Internet History Sourcebooks Project,
LANGUAGE ARTS: READING, WRITING AND GRAMMAR
Avoid “literature programs”; instead, key a reading list to the history curriculum.
Fifth grade Readings from/about the Ancients, 5000 BC til 400 AD
Sixth grade Readings from/about the Middle Ages and early Renaissance, 400-1600 AD
Seventh grade Readings from/about the late Renaissance and early Modern period, 1600-1850
Eighth grade Readings from/about the Modern period, 1850-present
This study serves as preparation for Great Books study in high school
1) Read 2) Talk 3) Write
1) Read. The process is simple: you’re going to assign the child imaginative readings that roughly correspond to the period under study in history. (An hour, three times per week.)
2) Talk. Then you’re going to talk to the child about the book: What is or isn’t important in the plot, whether the characters are heroes or villains.
For a novel/story: Who is this book about? (central character[s]) What do the central characters want? What keeps them/him/her from getting it? How do they/him/her get what they want? Do they have an enemy or enemies? Is there a villain? What does the villain want? What do you think is the most important event in the story? What leads up to this event? How are the characters different after this event? Pick out the most important event in each chapter. How many different stories does the writer tell?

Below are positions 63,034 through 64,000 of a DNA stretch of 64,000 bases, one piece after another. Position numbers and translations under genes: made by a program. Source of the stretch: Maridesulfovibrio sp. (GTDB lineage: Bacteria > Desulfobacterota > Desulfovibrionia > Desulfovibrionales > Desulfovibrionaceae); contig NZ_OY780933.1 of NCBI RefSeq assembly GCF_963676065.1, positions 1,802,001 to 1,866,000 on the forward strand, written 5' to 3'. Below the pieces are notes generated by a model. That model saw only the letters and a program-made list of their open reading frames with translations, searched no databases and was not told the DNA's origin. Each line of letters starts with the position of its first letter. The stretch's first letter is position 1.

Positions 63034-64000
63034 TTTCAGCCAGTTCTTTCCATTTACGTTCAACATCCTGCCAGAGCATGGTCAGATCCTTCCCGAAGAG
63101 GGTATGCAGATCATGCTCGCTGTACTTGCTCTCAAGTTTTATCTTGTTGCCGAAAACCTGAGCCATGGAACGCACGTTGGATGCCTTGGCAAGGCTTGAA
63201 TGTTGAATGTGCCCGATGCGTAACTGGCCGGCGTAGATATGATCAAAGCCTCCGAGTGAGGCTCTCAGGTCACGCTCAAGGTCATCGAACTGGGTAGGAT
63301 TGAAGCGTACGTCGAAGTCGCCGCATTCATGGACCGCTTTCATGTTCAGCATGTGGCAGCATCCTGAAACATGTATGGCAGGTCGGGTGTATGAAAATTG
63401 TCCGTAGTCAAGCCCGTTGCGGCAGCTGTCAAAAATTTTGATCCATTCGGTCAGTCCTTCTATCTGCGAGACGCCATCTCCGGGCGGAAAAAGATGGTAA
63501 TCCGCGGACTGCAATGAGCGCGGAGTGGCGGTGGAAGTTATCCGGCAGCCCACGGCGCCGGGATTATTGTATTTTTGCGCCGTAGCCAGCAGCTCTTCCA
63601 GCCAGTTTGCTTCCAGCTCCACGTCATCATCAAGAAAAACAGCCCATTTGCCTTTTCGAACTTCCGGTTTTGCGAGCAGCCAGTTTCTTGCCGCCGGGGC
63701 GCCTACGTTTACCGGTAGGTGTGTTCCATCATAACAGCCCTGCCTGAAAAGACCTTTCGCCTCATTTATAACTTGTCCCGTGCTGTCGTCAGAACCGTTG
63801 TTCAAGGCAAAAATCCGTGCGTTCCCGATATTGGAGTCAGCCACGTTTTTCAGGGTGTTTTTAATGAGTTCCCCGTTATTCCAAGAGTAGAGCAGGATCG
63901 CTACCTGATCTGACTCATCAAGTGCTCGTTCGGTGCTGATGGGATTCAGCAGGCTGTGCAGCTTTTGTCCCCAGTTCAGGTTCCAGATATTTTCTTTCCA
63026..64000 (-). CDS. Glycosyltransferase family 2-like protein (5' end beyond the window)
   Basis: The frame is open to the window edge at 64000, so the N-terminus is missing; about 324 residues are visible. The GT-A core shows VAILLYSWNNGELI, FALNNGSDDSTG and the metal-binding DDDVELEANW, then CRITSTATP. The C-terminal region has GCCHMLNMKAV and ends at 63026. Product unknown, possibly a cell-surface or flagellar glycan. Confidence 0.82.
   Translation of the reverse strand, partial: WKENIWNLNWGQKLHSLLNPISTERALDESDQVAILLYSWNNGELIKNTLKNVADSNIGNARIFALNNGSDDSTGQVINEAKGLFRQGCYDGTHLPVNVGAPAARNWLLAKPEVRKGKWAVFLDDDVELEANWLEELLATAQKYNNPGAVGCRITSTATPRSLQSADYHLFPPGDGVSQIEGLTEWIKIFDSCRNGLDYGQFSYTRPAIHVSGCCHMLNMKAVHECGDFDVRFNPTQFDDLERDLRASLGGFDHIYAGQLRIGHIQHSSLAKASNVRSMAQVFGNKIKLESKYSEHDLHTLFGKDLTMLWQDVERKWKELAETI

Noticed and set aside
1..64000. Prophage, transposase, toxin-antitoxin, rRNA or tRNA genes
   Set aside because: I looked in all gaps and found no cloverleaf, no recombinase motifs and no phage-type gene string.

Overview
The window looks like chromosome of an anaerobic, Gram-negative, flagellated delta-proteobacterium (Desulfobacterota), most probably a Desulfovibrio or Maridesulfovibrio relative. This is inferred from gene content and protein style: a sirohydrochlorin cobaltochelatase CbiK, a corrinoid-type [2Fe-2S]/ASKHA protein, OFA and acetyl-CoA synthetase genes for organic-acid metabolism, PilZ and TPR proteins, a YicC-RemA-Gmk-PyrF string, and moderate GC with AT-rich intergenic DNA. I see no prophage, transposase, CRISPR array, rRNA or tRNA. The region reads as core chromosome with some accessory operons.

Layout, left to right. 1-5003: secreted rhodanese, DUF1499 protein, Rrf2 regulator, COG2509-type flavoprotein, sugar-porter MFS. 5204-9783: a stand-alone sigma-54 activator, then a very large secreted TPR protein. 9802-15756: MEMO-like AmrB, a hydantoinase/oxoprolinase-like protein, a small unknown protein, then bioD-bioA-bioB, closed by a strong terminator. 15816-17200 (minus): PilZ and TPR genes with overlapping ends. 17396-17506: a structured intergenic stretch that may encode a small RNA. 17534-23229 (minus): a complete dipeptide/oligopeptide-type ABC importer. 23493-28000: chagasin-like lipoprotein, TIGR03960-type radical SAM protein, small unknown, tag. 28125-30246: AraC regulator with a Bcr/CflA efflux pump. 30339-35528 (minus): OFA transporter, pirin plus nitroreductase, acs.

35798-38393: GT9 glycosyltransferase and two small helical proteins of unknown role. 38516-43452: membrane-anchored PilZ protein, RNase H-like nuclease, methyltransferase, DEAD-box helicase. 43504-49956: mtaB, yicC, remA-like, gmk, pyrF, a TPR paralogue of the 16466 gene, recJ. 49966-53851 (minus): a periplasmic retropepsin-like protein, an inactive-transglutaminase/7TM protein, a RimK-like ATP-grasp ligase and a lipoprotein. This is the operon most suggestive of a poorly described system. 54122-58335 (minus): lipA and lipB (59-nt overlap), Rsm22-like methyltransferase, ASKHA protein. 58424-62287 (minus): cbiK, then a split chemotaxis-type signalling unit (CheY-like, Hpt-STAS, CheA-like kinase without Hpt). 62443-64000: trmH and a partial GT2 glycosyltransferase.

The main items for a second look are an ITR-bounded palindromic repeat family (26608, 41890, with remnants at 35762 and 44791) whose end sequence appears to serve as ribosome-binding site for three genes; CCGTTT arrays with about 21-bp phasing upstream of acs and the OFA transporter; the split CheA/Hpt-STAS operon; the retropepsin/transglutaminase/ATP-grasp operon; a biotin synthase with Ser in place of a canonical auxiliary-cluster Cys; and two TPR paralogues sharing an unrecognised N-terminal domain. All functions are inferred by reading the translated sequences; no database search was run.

For a biography: What kind of family did the subject come from? What were his/her parents like? Where did he go to school? What did he want the most as a child? As a grownup? How did he go about getting it? Name three or four important people in his life. Did he/she get married? To whom? When? Did they have children? What was the most important event in his life? Name three other important events in his life. Did he get what he wanted in life? Why or why not? Why do we still remember this person?
For evaluation: What was the most exciting part of the book? What was the most boring part of the book? Did you like the character[s]? Why or why not? Did you hope that he/she would get what he/she wanted? Did any part of the book seem particularly real? Did any part of the book seem unlikely to you? Did you hope it would end in another way? How? Would you read this book again? Which one of your friends would enjoy this book?
Fifth and sixth grade: summarize the book or some part of it in 1/2 to 1 page. Seventh and eighth grade: answer one of the above questions.
Fifth grade, Ancients: BC 5000-400 AD